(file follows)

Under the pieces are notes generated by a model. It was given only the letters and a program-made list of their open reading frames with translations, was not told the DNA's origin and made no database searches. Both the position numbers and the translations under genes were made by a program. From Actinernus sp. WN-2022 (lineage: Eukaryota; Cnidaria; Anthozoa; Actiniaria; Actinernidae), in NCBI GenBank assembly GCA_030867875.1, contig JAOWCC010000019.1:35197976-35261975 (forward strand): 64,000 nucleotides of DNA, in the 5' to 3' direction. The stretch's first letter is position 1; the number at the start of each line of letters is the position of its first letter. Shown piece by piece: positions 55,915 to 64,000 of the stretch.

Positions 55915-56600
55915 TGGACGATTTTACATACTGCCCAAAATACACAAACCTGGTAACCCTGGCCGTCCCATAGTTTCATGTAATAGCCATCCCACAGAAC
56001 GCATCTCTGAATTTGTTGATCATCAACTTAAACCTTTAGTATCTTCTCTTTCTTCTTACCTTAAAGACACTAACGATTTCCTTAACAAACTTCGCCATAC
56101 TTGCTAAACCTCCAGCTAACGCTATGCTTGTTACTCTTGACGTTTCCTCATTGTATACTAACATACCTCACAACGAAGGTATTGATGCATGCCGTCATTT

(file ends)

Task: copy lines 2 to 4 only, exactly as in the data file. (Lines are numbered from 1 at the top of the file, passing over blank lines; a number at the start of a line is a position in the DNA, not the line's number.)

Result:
Positions 55915-56600
55915 TGGACGATTTTACATACTGCCCAAAATACACAAACCTGGTAACCCTGGCCGTCCCATAGTTTCATGTAATAGCCATCCCACAGAAC
56001 GCATCTCTGAATTTGTTGATCATCAACTTAAACCTTTAGTATCTTCTCTTTCTTCTTACCTTAAAGACACTAACGATTTCCTTAACAAACTTCGCCATAC